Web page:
- maybe more often - I had to change to a different position,
which always turned out to be not much better than the one
before. I blessed sleep when it came, though the pains didn't stop
even in my sleep.
On Shabbat night I began to feel much better - actually,
the improvement had already been noticeable on Friday, when my
mother suggested that I take a shower in honor of Shabbat. At first
the idea frightened me, and I hesitated. But then I heard a critical
voice within me say: "Really, why not?" As soon as I showed
willingness to listen to that voice, I suddenly felt a current
of energy that steadily - but rapidly! - spread through my
tormented, sick limbs. All at once I said to myself: "Stop thinking
you're sick! I'm healthy, healthy, healthy! I have strength - a
lot of strength! And now I'm getting up to take a shower!"
I gathered all the strength I didn't know I had, and suddenly
sat up in bed. At first my head was spinning a little, but
it quickly found its place - on my shoulders - and settled
down. The next step was already easier. I got out of bed and
walked around a little, at first in my own room, but afterwards
going to to visit the boys in their room. "Tammi got up! Tammi
got out of bed!" my brothers greeted me with cries of excited
happiness. It was worth having been sick, just to hear them and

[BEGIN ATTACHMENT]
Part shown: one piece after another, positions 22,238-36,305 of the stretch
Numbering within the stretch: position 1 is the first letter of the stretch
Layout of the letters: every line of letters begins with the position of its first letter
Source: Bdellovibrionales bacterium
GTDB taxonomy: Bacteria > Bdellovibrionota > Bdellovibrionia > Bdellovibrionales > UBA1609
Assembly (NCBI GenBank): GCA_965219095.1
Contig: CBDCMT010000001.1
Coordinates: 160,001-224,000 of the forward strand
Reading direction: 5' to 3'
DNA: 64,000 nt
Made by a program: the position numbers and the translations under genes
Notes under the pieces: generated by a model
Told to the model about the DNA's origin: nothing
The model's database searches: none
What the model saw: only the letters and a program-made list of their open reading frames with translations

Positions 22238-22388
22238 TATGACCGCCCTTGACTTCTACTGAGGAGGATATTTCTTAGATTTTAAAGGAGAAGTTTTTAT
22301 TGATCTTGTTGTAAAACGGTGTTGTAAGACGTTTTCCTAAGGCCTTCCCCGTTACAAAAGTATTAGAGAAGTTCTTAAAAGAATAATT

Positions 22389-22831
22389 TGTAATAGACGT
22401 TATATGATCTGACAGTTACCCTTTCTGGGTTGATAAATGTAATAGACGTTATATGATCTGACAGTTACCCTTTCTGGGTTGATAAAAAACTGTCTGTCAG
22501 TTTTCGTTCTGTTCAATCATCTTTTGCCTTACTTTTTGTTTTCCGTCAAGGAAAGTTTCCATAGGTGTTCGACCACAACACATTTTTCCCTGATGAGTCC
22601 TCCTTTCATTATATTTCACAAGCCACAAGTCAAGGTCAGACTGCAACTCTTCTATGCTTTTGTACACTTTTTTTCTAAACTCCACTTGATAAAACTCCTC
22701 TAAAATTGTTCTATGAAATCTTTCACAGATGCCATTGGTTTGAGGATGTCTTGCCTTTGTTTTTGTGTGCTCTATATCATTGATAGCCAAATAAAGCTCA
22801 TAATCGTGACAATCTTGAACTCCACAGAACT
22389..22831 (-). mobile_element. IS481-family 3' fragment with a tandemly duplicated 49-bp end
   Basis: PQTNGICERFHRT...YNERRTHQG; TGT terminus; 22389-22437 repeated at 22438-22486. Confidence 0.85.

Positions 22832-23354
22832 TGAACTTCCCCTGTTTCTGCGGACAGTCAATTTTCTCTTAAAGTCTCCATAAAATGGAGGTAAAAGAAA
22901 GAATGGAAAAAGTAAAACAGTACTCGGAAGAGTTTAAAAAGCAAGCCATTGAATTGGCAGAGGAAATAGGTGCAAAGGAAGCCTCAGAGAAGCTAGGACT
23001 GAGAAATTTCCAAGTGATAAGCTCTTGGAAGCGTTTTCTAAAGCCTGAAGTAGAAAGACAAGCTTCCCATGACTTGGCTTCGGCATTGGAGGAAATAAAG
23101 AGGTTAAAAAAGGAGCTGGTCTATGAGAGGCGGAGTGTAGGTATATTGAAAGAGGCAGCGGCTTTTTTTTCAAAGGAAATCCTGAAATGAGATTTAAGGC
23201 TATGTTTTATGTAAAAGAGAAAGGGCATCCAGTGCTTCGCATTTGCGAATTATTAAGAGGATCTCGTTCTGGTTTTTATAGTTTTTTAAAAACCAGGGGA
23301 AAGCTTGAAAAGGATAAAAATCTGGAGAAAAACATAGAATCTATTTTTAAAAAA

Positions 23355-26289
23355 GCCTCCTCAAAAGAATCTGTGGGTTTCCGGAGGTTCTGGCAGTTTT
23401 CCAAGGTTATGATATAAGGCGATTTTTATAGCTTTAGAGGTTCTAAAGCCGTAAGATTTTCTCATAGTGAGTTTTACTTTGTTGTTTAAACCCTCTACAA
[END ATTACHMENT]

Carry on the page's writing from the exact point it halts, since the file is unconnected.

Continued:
see their joy...
After the shower I was already three-fourths well. On
Shabbat night I sat at the table with the rest of the family, I
had even insisted on getting dressed in my Shabbat clothes.
"Mother," I said during the Shabbat meal, "Have you heard
anything from Anat?"
My mother's forehead wrinkled. "It's really strange!" she
said. "She didn't phone at all... I think every one of your friends
called, except for Anat."
My friends, who had been forbidden to visit me in person,
had phoned all during the afternoons. Since I couldn't get out
of bed, my mother had answered the phone. She had thanked
each one for her wishes for a speedy recovery, and reassured
them that my condition was not serious.
"And no one said anything about Anat?"
"That's good," I murmured. "It's a sign that the situation is
not so terrible..." But maybe they were afraid to tell the truth?
No one is happy to be a bearer of bad tidings... I shook off those
thoughts and joined into the Shabbat songs.
The next day, Shabbat morning, Chagit came to visit me.
"I wanted to visit before," she apologized, "but your mother
didn't allow me. She said you would probably feel better on
Shabbat and I could visit you. I told the other girls, so it
looks like you'll be having a lot of visitors." Chagit was
still working in my parents store, and was very satisfied there.
My parents, too, were very happy with her efficient help.
From Chagit I learned that Anat had not yet come back to
"Your desk looks strange without the two of you," she said.
"Every teacher that came into the class threw a glance at your
place and immediately asked: 'Where are Tammi and Anat?' They
thought you were both absent for the same reason..."
I didn't tell anyone in the class about the accident. "Do you
know why Anat went home?" I asked, trying to find out what, if
anything, Chagit knew.
"Yes. Peninah phoned her house, and we found out that
her father is sick. You knew about it, right?" She took it for
granted that I was up-to-date on everything that happened with
Chagit, and the other girls, didn't know exactly what had
happened. Anat hadn't given any details about her father's illness.